Although this guide was written with Canadian taxpayers in mind, the concepts below are applicable to taxpayers in other countries as well.
What do you mean by “effective tax rate”?
As far as how we apply the calculation below, your effective tax rate is the average tax you pay on every dollar of taxable income you earn.
For example, if you earn $100,000 of taxable income and pay $22,000 in both provincial and federal taxes, then your effective tax rate is (22,000 / 100,000) 0.22 or 22%. That means, for every $1.00 of taxable income earned, the government gets 22 cents.
Why would I want to know my effective tax rate?
Here are a few reasons why you might want to know your effective tax rate:
- it’s an easy metric to calculate and compare year-over-year;
- you might be interested to know the per cent of effective tax you pay versus the marginal tax bracket you end up in; and,
- it can provide you with an estimate of taxes payable for the current, or for a future, tax year.
Do you have to use “taxable income” or can you use other measures of income instead?
If you want your true effective tax rate, then taxable income is what you need.
However, if you’re trying to estimate current or future taxes and don’t know the applicable taxable income amount, you can use whatever income number you have on hand. Just understand that the result of the calculation won’t be your effective tax rate, it’ll be an estimate of future taxes based on your historical tax rate and your available measure of income.
Where do I get the numbers needed for the calculation?
The best place to get the numbers is either from your Income Tax and Benefit Return (“tax return”), or your Notice of (Re)Assessment (“NOA”). That being said, if you have an online CRA My Account, the information you filed on your tax returns, and the corresponding NOA’s, are available there as well.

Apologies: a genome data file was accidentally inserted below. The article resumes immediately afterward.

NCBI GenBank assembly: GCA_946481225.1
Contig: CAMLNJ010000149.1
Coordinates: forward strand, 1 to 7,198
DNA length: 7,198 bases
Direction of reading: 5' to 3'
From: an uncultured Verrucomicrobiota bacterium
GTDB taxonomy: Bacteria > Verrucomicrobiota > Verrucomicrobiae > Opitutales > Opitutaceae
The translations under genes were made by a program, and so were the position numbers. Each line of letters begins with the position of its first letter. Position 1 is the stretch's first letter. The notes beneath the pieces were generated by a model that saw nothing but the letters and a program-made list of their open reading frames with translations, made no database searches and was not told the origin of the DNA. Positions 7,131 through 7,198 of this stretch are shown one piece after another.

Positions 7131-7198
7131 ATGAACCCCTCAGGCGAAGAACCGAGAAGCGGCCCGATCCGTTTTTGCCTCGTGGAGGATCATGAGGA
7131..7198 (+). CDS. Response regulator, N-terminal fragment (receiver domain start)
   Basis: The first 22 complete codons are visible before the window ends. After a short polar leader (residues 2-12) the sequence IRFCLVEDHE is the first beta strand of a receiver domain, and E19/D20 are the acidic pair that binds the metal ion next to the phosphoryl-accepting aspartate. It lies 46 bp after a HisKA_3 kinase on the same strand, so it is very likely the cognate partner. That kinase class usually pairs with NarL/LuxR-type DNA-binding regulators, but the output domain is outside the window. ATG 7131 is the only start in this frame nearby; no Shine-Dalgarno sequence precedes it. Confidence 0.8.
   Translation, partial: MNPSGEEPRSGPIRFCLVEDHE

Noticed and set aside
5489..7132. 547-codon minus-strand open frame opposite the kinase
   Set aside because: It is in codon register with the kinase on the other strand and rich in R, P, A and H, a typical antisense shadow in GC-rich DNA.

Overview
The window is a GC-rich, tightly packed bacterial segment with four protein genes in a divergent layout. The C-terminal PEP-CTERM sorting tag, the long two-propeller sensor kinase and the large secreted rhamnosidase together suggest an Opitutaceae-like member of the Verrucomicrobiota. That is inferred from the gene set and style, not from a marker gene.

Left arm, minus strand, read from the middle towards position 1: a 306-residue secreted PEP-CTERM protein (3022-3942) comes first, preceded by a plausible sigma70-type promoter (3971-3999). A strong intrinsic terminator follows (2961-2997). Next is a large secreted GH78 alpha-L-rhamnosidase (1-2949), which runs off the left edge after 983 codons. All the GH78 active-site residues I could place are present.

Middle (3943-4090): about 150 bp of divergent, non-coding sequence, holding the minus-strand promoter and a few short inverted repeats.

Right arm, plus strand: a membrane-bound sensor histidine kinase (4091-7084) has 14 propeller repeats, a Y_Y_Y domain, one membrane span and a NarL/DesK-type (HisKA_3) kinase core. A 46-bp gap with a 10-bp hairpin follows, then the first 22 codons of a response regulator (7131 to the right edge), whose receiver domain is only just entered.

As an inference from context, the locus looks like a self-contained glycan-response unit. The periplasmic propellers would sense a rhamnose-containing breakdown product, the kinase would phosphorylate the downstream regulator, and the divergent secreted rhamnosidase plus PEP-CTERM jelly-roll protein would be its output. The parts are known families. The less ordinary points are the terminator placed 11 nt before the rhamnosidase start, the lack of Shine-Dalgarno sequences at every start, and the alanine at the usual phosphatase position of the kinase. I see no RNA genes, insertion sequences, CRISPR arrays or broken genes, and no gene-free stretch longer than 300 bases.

On both your tax return and NOA, taxable income is found on Line 26000 (previously Line 260). This line may be found on page 5 of your tax return (previously page 3) or page 2 of your NOA.
You will also need your Line 43500 (previously Line 435) total payable amount, which for most taxpayers represents their total federal and provincial taxes payable. This line may be found on page 8 of your tax return (previously page 4) or page 2 of your NOA.
Note that Line 435(00) may contain other items including CPP/EI payable on self-employment income and, on rare occasion, social benefit repayments. For most taxpayers, Line 43500 is sufficient for the effective tax rate calculation.
For taxpayers where Line 43500 doesn’t make sense, just add together Lines 42000 and 42800 (previously Lines 420 and 428) and use that amount as the total payable value instead.
How do I calculate my effective tax rate?
Using the example above, if your tax return or NOA shows Line 260(00) taxable income as $100,000 and Line 435(00) total payable of $22,000 then the calculation is as follows:
total payable / taxable income = effective tax rate 22,000 / 100,000 = 0.22 or 22%
Therefore, the effective tax rate is 22%.
How can I use this rate to estimate my current year taxes?
If you know your effective tax rate was 22% last tax year when you earned $100,000 of taxable income, and expect you’ll earn approximately $110,000 of taxable income in the current year, your current year taxes may be estimated as follows:
current year taxable income * effective tax rate = estimated current year taxes 110,000 * 0.22 = 24,200
Therefore, the estimated amount of current year total taxes payable is $24,200. Note that this method of estimation is less reliable when your taxable income changes drastically. This is because when taxable income changes drastically the effective tax rate changes drastically too.
If you don’t know your effective tax rate, then you can estimate current or future taxes using a “tax rate” derived from any other measure of income. For example, if your total income last year was $130,000 and total tax payable was $22,000 your tax rate may be calculated as (22,000 / 130,000) 0.1692 or 16.92%.
This rate could then be used as follows to estimate taxes for the current year where total income is expected to increase to $140,000:
current year total income * tax rate = estimated current year taxes 140,000 * 0.1692 = 23,688
Knowing your estimated current year taxes payable may help you better plan for any impending tax remittance deadline. For example, if you know there’s going to be a shortfall, you may consider asking your employer to withhold more taxes at source or, alternatively, consider making personal tax installments to the CRA.